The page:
killing over seven hundred of the Mexicans; eight hundred prisoners, including four generals and nearly one hundred other officers; besides many colors and twenty-two pieces of brass artillery, thousands of small arms and any quantity of ammunition, and nearly eight hundred pack mules and horses, all captured at this battle; and now, for doing all this work, our Government goes to work, and removes Gen. Scott. Shame!
Thursday, February 10, 1848.—This morning the talk is still about the superseding of Gen. Scott, and about the capabilities of his successor, Gen. W. O. Butler.
At noon several of us paid a visit to Ventade village, Cuyoacan. Here is where Gen. Scott was met by the Mexicans with a proposition of an armistice, which was at first rejected; but Gen. Scott reconsidered it and said if we can make peace or come to any kind of treaty, well and good, that too much blood has already been shed in this war. But they could not agree, so the fight went on.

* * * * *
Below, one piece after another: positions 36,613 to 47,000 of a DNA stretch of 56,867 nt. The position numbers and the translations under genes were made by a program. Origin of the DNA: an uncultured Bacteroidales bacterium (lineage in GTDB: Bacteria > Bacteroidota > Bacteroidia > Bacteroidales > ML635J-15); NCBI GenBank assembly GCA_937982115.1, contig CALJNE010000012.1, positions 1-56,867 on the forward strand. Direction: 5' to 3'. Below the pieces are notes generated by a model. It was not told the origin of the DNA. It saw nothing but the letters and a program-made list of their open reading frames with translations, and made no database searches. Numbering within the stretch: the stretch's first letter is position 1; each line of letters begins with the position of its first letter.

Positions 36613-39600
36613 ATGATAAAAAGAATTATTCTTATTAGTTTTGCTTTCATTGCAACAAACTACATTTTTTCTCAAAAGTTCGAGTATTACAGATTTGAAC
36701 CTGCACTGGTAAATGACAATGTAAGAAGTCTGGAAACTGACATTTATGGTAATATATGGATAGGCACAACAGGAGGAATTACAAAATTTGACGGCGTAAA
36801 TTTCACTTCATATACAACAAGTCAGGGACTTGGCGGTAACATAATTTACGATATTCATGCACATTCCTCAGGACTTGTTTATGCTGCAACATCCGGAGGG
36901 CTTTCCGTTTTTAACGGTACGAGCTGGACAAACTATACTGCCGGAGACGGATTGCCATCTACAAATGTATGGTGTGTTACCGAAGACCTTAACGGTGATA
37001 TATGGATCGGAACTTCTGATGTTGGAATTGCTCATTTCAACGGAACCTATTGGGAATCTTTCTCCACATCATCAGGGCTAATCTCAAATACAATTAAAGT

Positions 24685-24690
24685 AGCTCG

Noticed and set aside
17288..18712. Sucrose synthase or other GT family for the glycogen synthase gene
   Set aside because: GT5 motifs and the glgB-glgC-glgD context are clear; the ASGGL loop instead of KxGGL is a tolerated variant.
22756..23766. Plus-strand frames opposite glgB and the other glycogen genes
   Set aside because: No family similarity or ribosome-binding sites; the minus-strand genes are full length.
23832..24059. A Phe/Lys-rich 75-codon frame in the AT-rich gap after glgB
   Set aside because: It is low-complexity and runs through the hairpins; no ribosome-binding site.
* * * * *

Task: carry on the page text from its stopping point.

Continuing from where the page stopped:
The regulars here are more grieved about the removal of Gen. Scott than the volunteers. They are more attached to and idolized Gen. Scott more than any other soldier in the army. They say they don't like Gen. Butler, simply because that he is no regular soldier, and is nothing but some old banished politician. They want the man that they started with and led them from Vera Cruz to this city, with so small a force and such signal success. Give us Gen. Scott, our old commander.
Friday February 11, 1848—This morning a court-martial set in San Angel to try several of the members of the New York and South Carolina regiments for stealing Gen. Cushing's horse, some two weeks ago. They are not exactly to be tried for stealing the horse, but they were on guard at the same time the horse was stolen and are accused of aiding in taking him away, I believe this to be the fact myself, but of course I will not say so.
Saturday, February 12, 1848.—This morning one of Co. G, First Regiment Pennsylvania Volunteers, named Thomas